While the district court in Gaye did not allow the jury to hear the original recording of “Got to Give It Up,” it did allow the plaintiff’s expert to play an audio “mash-up” of the two songs in question, superimposing Gaye’s vocals onto the accompaniment in “Blurred Lines,” and vice versa. Gaye, 885 F.3d, at 1163. Defendants argued on appeal that the mash-ups contained unprotectable elements not contained within the deposit copy, including the vocals, keyboard parts, and bass melodies. The Ninth Circuit found that the district court acted within its discretion in permitting the jury to hear these mash-ups. In doing so, the court relied upon its decision in Three Boys Music Corp. v. Bolton, better known as the “Isley Brothers” or “Michael Bolton” case. 212 F.3d 477 (9th Cir. 2000). In Three Boys Music Corp. (successfully tried to a jury by GFL’s founder Gerry Fox), the Ninth Circuit affirmed a decision allowing the jury to hear the complete commercial sound recording of the copyrighted song because of inaccuracies in the deposit copy. Id. at 486. In Gaye, the Ninth Circuit applied this decision to hold that the admission of the mash-ups, which exceeded the elements contained in the deposit copy, was within the court’s discretion. Gaye, 885 F.3d at 1171.

Admission of the Sound Recording to Show Access

Because the Ninth Circuit remanded the Led Zeppelin case to the district court for a new trial, the court also ruled on Skidmore’s argument that the district court erred in precluding the jury from hearing Spirit’s recording of the song to establish Page’s access to the recording. Although the district court did find that the sound recording was relevant to show access, it held that allowing the jury to hear it for that purpose would be unduly prejudicial. On appeal, the Ninth Circuit found that, because the jury was not permitted to watch Page listen to the recording, the probative value of his testimony about his access to the recording was unduly restricted: “Although the jury could still draw conclusions and inferences from Page’s demeanor during his testimony, allowing the jury to observe Page listening to the recordings would have enabled them to evaluate his demeanor while listening to the recordings, as well as when answering questions.” Any risk of unfair prejudice, which the Ninth Circuit deemed small, could have been mitigated by proper jury instructions. As such, the jury in the new trial will be able to hear the entirety of Spirit’s recording of “Taurus” as relevant in determining access. Led Zeppelin, LEXIS 27680 at *40-41.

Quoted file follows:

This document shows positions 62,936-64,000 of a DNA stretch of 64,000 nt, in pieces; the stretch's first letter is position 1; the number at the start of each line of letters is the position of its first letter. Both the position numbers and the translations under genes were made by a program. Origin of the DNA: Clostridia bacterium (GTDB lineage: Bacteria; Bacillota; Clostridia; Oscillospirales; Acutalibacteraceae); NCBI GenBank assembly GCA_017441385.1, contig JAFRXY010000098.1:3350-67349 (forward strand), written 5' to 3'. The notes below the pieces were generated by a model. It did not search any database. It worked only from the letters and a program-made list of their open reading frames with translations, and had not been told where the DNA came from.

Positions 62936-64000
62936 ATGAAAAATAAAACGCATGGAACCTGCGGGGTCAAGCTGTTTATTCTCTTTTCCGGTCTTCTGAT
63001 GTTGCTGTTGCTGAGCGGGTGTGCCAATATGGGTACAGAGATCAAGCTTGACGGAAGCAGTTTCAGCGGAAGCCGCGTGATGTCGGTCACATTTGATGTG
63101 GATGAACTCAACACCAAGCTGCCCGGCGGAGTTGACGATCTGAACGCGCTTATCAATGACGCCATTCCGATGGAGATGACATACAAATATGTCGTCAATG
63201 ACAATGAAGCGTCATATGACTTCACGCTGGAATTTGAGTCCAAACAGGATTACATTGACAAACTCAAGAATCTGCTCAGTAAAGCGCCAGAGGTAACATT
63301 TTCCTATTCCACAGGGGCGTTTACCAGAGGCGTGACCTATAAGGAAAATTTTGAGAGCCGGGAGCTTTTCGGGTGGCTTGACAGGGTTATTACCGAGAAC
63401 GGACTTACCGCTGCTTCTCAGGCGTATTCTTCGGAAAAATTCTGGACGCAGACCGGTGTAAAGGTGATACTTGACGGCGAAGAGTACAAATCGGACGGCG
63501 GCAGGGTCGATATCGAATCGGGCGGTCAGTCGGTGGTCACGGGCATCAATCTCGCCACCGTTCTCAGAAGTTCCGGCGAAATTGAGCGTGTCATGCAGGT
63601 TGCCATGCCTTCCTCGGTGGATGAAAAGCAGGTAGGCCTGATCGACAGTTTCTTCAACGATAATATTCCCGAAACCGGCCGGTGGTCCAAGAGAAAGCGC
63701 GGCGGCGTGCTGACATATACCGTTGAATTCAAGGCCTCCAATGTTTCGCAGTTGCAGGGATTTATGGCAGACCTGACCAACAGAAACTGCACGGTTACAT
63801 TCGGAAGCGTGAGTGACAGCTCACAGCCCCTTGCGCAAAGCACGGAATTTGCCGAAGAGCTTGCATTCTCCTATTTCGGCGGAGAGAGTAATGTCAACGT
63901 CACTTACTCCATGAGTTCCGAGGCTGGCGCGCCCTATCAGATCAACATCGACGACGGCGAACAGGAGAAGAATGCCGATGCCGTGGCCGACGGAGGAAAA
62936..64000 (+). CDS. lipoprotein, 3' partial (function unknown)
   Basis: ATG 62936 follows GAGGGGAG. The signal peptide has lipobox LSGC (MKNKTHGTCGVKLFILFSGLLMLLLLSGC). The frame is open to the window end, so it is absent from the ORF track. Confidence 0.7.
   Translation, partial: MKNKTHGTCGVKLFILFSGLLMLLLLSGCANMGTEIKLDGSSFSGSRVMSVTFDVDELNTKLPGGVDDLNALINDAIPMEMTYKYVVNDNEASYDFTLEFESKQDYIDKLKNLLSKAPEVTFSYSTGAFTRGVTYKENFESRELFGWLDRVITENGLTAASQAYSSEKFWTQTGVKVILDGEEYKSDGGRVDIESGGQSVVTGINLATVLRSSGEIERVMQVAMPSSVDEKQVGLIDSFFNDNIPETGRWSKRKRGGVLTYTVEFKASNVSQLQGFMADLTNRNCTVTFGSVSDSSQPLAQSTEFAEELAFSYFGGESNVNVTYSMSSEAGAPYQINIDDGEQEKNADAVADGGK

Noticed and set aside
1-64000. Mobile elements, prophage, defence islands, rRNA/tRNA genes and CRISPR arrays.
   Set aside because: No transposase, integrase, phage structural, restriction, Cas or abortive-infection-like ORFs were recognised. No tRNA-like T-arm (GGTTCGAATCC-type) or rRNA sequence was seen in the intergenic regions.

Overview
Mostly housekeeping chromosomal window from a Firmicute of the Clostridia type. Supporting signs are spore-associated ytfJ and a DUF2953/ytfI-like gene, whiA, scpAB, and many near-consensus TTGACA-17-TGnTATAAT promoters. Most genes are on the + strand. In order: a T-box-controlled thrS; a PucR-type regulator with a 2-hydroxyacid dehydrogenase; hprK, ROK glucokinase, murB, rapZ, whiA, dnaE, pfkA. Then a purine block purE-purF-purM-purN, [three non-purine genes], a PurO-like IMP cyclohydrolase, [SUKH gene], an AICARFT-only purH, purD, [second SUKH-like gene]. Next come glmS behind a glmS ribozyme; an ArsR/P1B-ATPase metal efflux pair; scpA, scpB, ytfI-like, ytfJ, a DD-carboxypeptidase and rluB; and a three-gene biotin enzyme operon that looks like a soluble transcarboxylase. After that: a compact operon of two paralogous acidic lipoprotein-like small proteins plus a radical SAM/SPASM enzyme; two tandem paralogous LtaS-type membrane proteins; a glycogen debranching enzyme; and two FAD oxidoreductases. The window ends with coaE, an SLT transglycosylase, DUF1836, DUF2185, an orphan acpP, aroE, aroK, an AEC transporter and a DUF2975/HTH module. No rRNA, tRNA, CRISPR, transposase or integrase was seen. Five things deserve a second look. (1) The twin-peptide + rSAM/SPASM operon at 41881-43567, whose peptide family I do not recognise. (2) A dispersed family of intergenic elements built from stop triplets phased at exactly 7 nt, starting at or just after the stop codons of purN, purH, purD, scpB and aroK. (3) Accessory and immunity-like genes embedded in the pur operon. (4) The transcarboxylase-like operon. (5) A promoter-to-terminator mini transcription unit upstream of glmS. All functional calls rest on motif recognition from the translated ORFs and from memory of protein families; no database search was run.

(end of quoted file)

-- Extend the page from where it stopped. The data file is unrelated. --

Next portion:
Conclusion

The Led Zeppelin decision provides, for the first time at the circuit court level, an answer to whether the scope of copyright in musical works under the 1909 Copyright Act is determined by the deposit copy. That answer is a resounding “yes.” While this conclusion prevents the commercial sound recording of a song from being played in comparison with the allegedly infringing work to establish similarity, there are other potential avenues for getting the original sound recording before the jury. For copyright litigators dealing with pre-1978 music, this decision should serve as the beginning, not the end, of getting the sound recording played in the courtroom, with plaintiffs pushing “access” oriented arguments and defendants seeking to fend them off, as the battle of the bands continues.

Gerard Fox Law has been and continues to be involved in some of the most high profile music and film copyright cases of our time. If you would like to discuss such a case, please contact us.

The author, Mary Catherine Amerine, is an associate resident in the firm’s Washington, DC office, specializing in copyright and other complex litigation matters.

Photo credit: Jim Summaria | Licensed under the CC BY-SA 3/0 License